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If you suffer from allergies or asthma, it is particularly important that you understand the difference between an American Labradoodle and an Australian Labradoodle! 

 The Australian Doodle is more than just a mix of two breeds. There are actually six breeds that were originally mixed to make the Australian Labradoodle:

  • Poodle: Highly intelligent, agile, friendly, hypoallergenic

  • Labrador Retriever: Popular service dog, good for families with children, loves water

  • English Cocker Spaniel: sporting dog, affectionate

  • American Cocker Spaniel: smallest breed of sporting dog, not shy, easily trained

  • Curly Coat Retriever: Used widely as a therapy dog, loving demeanor, active

  • Irish Water Spaniel: Sheds very little, easy to train, eager to please


There are three significant differences to note when comparing the Australian Labradoodle and the American Labradoodle (also called early generation labradoodle, British Labradoodle, or simply a Labradoodle): coat, temperament, and consistency.

Coat: Due to gene inconsistencies, a vast majority of early generation labradoodles DO shed  their coats and therefore are NOT suitable for allergy sufferers. This is a common misconception that results in many animals being returned. Australian labradoodles are many more generations away from the shedding Labrador. Their coats have been developed over the last 40 years such that they do NOT shed and therefore have a very high compatibility rate with allergy and asthma sufferers. 

Temperament: While some early generation Labradoodles do have fantastic temperaments, they do tend to be more energetic and hyperactive, particularly when compared to the calmer, better balanced Australian Labradoodles. Australian Doodles are particularly intuitive, highly intelligent, easily trained, and are excellent with young children, making them an ideal family member. They still love to have fun and be silly outside, they're not party poopers by any means!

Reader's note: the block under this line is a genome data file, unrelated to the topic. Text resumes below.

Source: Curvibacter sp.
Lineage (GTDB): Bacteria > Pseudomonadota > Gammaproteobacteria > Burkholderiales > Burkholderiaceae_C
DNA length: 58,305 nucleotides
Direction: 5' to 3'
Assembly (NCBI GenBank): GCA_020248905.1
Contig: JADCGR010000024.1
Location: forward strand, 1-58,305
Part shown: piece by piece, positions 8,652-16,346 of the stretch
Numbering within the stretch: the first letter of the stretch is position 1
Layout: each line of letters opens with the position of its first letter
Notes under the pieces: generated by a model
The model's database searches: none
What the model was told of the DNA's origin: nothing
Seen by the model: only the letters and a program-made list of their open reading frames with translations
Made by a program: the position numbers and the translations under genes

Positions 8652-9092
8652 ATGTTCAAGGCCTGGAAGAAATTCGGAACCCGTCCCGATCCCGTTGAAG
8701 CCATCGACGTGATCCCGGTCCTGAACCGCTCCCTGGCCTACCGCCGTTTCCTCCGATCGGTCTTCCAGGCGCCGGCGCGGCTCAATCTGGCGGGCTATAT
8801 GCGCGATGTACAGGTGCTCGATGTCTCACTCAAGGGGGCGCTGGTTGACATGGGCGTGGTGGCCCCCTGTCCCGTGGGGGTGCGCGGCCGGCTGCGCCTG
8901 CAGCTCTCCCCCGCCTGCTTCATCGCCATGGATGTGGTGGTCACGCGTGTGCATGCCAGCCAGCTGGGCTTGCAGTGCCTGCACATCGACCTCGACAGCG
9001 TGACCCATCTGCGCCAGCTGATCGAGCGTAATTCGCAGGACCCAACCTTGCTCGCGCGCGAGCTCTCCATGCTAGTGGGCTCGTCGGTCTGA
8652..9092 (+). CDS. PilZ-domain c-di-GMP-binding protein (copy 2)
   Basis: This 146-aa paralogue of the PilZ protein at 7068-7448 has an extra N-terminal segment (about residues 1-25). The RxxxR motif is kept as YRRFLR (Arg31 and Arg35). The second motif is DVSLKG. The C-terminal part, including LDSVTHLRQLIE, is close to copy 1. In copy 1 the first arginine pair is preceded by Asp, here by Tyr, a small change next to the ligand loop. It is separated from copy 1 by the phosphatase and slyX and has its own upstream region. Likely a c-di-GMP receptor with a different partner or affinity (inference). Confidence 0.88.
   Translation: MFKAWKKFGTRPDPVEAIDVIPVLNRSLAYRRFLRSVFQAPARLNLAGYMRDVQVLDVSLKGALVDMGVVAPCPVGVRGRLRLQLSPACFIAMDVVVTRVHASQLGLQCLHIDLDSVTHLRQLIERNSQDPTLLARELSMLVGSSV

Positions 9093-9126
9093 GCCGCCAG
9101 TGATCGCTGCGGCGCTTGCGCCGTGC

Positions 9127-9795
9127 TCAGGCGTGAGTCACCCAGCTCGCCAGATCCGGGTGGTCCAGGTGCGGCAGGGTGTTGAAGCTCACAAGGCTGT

Consistency: The American labradoodle does not always have consistency in the puppies produced. Australian Labradoodles, however, produce very consistent litters in coat (allergy compatibility) and temperament.  If you simply cross a poodle and a lab, the puppies will vary considerably in coat type, size, and temperament. Things get more complicated when you get to second and third generations, and the puppies can look more like a poorly bred lab or a poorly bred poodle rather than a cross. In Australian Labradoodles, because of how far down the generations we are, and as we continue to breed further, physical characteristics and attributes become more consistent and predictable. 

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